Heartworm disease is a serious and potentially fatal illness found in many species. It can be easily avoided by pet owners through effective and inexpensive preventative treatments.
What is heartworm disease?
Dirofiliaria Immitis, is a parasitic worm, more commonly known as the heartworm. It causes a serious disease predominantly in dogs, but also cats and other mammals. It is found in all 50 states in America and there high incidents of it here in California.
How do my pets get heartworm disease?
Heartworm disease is transmitted between animals via mosquitos. The disease is spread when a mosquito bites an animal that harbors the infective heartworm disease and then goes on to feed on another animal. When the infected mosquito bites the next animal it passes the disease along.
How would I know if my pet has heartworm disease?
Recently infected animals may show no signs of the disease. Heavily infected animals may show symptoms including a mild, persistent cough, reluctance to move or exercise, fatigue after simple moderate exercise, reduced appetite and weight loss.
It is more difficult to detect signs in cats, as their symptoms are less specific to the disease.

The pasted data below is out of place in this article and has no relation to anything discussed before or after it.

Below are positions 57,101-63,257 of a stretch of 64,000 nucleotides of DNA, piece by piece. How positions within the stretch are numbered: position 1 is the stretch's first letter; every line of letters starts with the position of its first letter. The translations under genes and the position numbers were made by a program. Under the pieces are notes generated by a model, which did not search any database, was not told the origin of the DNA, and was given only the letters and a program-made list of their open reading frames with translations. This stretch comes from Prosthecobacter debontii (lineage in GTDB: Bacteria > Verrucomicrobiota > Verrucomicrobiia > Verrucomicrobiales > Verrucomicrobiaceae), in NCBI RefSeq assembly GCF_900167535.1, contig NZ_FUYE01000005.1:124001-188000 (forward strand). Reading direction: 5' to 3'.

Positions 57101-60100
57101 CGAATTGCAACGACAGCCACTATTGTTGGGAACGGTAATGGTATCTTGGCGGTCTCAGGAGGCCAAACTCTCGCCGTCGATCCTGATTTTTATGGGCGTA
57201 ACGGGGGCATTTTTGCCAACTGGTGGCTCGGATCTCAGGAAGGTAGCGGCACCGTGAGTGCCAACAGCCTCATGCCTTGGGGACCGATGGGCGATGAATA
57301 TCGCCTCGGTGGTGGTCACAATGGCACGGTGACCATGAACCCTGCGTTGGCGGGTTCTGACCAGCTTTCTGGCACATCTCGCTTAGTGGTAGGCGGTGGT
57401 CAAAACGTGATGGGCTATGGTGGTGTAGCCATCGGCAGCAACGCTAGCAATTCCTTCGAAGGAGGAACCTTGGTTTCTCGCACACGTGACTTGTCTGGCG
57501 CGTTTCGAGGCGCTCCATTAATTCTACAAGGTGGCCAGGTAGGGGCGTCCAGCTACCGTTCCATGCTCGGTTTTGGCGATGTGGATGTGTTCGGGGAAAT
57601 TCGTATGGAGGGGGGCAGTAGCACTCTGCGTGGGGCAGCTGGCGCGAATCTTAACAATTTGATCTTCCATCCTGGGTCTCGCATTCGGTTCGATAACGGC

Heartworm disease is usually identified by blood tests, however Ultrasounds and X-rays are often recommended for pets who are already known to be infected.
Heartworm disease is easily prevented. We recommend you visit or call your veterinary hospital to discuss different methods of heartworm prevention with one of our team.
The first step you should take would be to get your pet tested for heartworm disease. A heartworm test is a blood test which detects specific proteins that a heartworm produces.
If the test comes back negative, you can get started on preventative medicine. We recommend Proheart for our patients. ProHeart prevents heartworm disease in dogs for 6 months with just 1 injection given by your veterinarian. Proheart is extremely effective, and when administered properly on a timely schedule, heartworm can be completely prevented. These medications interrupt heartworm development before adult worms reach the lungs and cause the disease.
Treatment for heartworm disease is possible, however, it is a complicated and expensive process, taking months for infected animals to recover.
Usually, all but the most advanced cases of heartworm disease can be successfully treated in dogs. Currently, there are no products in the United States approved for the treatment of heartworm infection in cats. Cats have proven to be much more resistant hosts to heartworm than dogs, and often appear to be able to rid themselves of infection spontaneously.
Heartworm prevention is safe, easy, and inexpensive compared to treatment. Talk to your veterinarian today about starting a prevention program for your pets.